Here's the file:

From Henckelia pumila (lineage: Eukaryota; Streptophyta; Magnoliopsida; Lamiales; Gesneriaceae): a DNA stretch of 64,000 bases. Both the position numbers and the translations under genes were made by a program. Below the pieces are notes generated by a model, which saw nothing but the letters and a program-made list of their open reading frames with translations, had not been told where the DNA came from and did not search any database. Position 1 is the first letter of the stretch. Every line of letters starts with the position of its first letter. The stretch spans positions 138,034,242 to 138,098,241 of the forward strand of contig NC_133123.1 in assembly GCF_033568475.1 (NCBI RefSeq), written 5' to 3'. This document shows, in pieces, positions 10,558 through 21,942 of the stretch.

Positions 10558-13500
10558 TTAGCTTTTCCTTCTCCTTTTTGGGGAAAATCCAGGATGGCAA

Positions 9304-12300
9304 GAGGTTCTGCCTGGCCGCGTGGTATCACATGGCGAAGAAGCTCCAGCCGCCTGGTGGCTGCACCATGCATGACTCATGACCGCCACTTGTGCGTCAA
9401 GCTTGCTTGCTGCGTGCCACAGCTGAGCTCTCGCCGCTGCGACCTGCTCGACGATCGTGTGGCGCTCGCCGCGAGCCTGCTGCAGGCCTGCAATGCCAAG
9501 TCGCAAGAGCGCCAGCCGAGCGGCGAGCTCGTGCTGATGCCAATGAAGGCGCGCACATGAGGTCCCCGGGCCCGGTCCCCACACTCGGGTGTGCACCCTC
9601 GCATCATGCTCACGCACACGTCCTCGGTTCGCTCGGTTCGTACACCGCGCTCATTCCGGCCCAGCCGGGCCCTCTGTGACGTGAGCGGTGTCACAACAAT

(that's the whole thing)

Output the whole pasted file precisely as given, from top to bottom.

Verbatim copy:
From Henckelia pumila (lineage: Eukaryota; Streptophyta; Magnoliopsida; Lamiales; Gesneriaceae): a DNA stretch of 64,000 bases. Both the position numbers and the translations under genes were made by a program. Below the pieces are notes generated by a model, which saw nothing but the letters and a program-made list of their open reading frames with translations, had not been told where the DNA came from and did not search any database. Position 1 is the first letter of the stretch. Every line of letters starts with the position of its first letter. The stretch spans positions 138,034,242 to 138,098,241 of the forward strand of contig NC_133123.1 in assembly GCF_033568475.1 (NCBI RefSeq), written 5' to 3'. This document shows, in pieces, positions 10,558 through 21,942 of the stretch.

Positions 10558-13500
10558 TTAGCTTTTCCTTCTCCTTTTTGGGGAAAATCCAGGATGGCAA

Positions 9304-12300
9304 GAGGTTCTGCCTGGCCGCGTGGTATCACATGGCGAAGAAGCTCCAGCCGCCTGGTGGCTGCACCATGCATGACTCATGACCGCCACTTGTGCGTCAA
9401 GCTTGCTTGCTGCGTGCCACAGCTGAGCTCTCGCCGCTGCGACCTGCTCGACGATCGTGTGGCGCTCGCCGCGAGCCTGCTGCAGGCCTGCAATGCCAAG
9501 TCGCAAGAGCGCCAGCCGAGCGGCGAGCTCGTGCTGATGCCAATGAAGGCGCGCACATGAGGTCCCCGGGCCCGGTCCCCACACTCGGGTGTGCACCCTC
9601 GCATCATGCTCACGCACACGTCCTCGGTTCGCTCGGTTCGTACACCGCGCTCATTCCGGCCCAGCCGGGCCCTCTGTGACGTGAGCGGTGTCACAACAAT